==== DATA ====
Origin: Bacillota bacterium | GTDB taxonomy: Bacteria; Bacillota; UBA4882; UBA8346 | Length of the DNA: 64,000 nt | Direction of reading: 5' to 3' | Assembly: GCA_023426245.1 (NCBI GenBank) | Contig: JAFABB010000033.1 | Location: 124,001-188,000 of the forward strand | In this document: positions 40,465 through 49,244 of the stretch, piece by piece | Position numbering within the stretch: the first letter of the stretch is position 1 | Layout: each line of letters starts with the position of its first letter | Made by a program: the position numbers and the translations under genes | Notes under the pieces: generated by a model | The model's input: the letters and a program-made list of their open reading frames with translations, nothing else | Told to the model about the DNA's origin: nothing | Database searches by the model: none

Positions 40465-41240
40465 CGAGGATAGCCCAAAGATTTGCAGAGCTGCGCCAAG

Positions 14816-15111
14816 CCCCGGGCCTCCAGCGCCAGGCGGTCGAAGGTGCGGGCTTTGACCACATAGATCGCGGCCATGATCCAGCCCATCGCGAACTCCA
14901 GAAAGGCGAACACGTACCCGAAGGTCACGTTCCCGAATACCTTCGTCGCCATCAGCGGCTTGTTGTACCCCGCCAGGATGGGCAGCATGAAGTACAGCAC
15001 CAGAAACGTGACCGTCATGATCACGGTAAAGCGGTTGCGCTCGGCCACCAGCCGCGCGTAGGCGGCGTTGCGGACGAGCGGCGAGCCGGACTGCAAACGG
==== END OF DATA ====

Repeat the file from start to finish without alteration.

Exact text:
Origin: Bacillota bacterium | GTDB taxonomy: Bacteria; Bacillota; UBA4882; UBA8346 | Length of the DNA: 64,000 nt | Direction of reading: 5' to 3' | Assembly: GCA_023426245.1 (NCBI GenBank) | Contig: JAFABB010000033.1 | Location: 124,001-188,000 of the forward strand | In this document: positions 40,465 through 49,244 of the stretch, piece by piece | Position numbering within the stretch: the first letter of the stretch is position 1 | Layout: each line of letters starts with the position of its first letter | Made by a program: the position numbers and the translations under genes | Notes under the pieces: generated by a model | The model's input: the letters and a program-made list of their open reading frames with translations, nothing else | Told to the model about the DNA's origin: nothing | Database searches by the model: none

Positions 40465-41240
40465 CGAGGATAGCCCAAAGATTTGCAGAGCTGCGCCAAG

Positions 14816-15111
14816 CCCCGGGCCTCCAGCGCCAGGCGGTCGAAGGTGCGGGCTTTGACCACATAGATCGCGGCCATGATCCAGCCCATCGCGAACTCCA
14901 GAAAGGCGAACACGTACCCGAAGGTCACGTTCCCGAATACCTTCGTCGCCATCAGCGGCTTGTTGTACCCCGCCAGGATGGGCAGCATGAAGTACAGCAC
15001 CAGAAACGTGACCGTCATGATCACGGTAAAGCGGTTGCGCTCGGCCACCAGCCGCGCGTAGGCGGCGTTGCGGACGAGCGGCGAGCCGGACTGCAAACGG